An Assessment of Space Shuttle Flight Software Development Processes

An Assessment of Space Shuttle Flight Software Development Processes Author Aeronautics and Space Engineering Board
ISBN-10 9780309048804
Release 1993-01-01
Pages 208
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Effective software is essential to the success and safety of the Space Shuttle, including its crew and its payloads. The on-board software continually monitors and controls critical systems throughout a Space Shuttle flight. At NASA's request, the committee convened to review the agency's flight software development processes and to recommend a number of ways those processes could be improved. This book, the result of the committee's study, evaluates the safety, oversight, and management functions that are implemented currently in the Space Shuttle program to ensure that the software is of the highest quality possible. Numerous recommendations are made regarding safety and management procedures, and a rationale is offered for continuing the Independent Verification and Validation effort that was instituted after the Challenger Accident.



African Americans in Science

African Americans in Science Author Charles W. Carey, Jr.
ISBN-10 9781851099986
Release 2008-10-11
Pages 608
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This encyclopedia provides the most complete treatment to date of the accomplishments of African American scientists—and the struggles of African Americans to find their place in the scientific community. * Over 250 alphabetically organized entries covering the breadth of scientific achievements by African Americans, as well as the institutions and organizations dedicated to helping African Americans pursue scientific careers * An extensive bibliography of both print and online sources for further reading * Indexes organized by individual name and by discipline * Overview entries on issues such as scientific theories of race, the Tuskegee syphilis experiment, and African Americans in various scientific fields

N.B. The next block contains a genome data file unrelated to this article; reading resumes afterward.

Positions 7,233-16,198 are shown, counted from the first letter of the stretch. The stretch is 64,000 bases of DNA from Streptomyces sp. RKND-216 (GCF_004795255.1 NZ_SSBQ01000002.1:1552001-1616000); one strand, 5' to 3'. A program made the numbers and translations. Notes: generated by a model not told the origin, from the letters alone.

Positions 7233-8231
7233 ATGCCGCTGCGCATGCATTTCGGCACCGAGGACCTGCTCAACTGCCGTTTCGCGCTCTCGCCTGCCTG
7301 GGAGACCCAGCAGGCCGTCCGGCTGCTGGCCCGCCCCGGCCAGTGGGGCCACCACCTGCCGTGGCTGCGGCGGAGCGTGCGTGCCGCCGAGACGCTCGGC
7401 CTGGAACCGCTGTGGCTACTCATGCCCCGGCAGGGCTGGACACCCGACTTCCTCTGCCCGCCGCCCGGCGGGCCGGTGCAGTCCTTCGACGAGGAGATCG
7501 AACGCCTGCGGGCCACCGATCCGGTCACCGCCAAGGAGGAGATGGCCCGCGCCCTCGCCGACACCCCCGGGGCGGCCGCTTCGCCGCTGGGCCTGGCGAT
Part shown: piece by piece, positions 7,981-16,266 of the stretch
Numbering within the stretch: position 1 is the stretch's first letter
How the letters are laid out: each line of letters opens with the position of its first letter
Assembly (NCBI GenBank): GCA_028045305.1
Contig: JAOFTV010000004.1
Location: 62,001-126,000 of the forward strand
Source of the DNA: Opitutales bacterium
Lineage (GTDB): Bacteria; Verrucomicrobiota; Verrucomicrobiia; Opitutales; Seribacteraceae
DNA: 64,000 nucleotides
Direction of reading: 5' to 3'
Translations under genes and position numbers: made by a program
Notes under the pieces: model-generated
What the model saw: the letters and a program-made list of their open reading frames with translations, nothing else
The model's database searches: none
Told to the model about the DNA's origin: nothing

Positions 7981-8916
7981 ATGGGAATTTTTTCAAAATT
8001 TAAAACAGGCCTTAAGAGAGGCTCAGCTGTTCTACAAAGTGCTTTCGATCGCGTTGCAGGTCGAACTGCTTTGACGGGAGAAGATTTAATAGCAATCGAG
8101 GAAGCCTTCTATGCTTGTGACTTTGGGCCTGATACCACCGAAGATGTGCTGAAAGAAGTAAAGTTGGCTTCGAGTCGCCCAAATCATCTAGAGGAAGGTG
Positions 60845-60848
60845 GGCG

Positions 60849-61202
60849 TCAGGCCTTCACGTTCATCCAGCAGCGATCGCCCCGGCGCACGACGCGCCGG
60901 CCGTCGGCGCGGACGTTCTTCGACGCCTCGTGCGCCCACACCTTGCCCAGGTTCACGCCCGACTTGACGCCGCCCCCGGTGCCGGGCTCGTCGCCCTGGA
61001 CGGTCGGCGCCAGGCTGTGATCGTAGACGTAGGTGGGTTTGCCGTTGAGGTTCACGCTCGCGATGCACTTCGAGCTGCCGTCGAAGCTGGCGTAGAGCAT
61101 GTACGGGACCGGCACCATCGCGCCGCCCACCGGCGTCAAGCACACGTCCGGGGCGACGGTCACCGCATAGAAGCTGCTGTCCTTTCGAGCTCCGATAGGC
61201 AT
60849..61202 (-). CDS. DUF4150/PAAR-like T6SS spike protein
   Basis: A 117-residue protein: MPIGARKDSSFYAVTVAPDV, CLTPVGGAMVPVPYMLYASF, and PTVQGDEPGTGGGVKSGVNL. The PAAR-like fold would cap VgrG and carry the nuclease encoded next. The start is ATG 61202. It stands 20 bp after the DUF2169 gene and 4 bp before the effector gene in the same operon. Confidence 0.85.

An Assessment of Space Shuttle Flight Software Development Processes

An Assessment of Space Shuttle Flight Software Development Processes Author Committee for Review of Oversight Mechanisms for Space Shuttle Flight Software Processes
ISBN-10 9780309595346
Release 1993-01-15
Pages 179
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Effective software is essential to the success and safety of the Space Shuttle, including its crew and its payloads. The on-board software continually monitors and controls critical systems throughout a Space Shuttle flight. At NASA's request, the committee convened to review the agency's flight software development processes and to recommend a number of ways those processes could be improved. This book, the result of the committee's study, evaluates the safety, oversight, and management functions that are implemented currently in the Space Shuttle program to ensure that the software is of the highest quality possible. Numerous recommendations are made regarding safety and management procedures, and a rationale is offered for continuing the Independent Verification and Validation effort that was instituted after the Challenger Accident.



Coming Home

Coming Home Author Roger D. Launius
ISBN-10 0160910641
Release 2012
Pages 325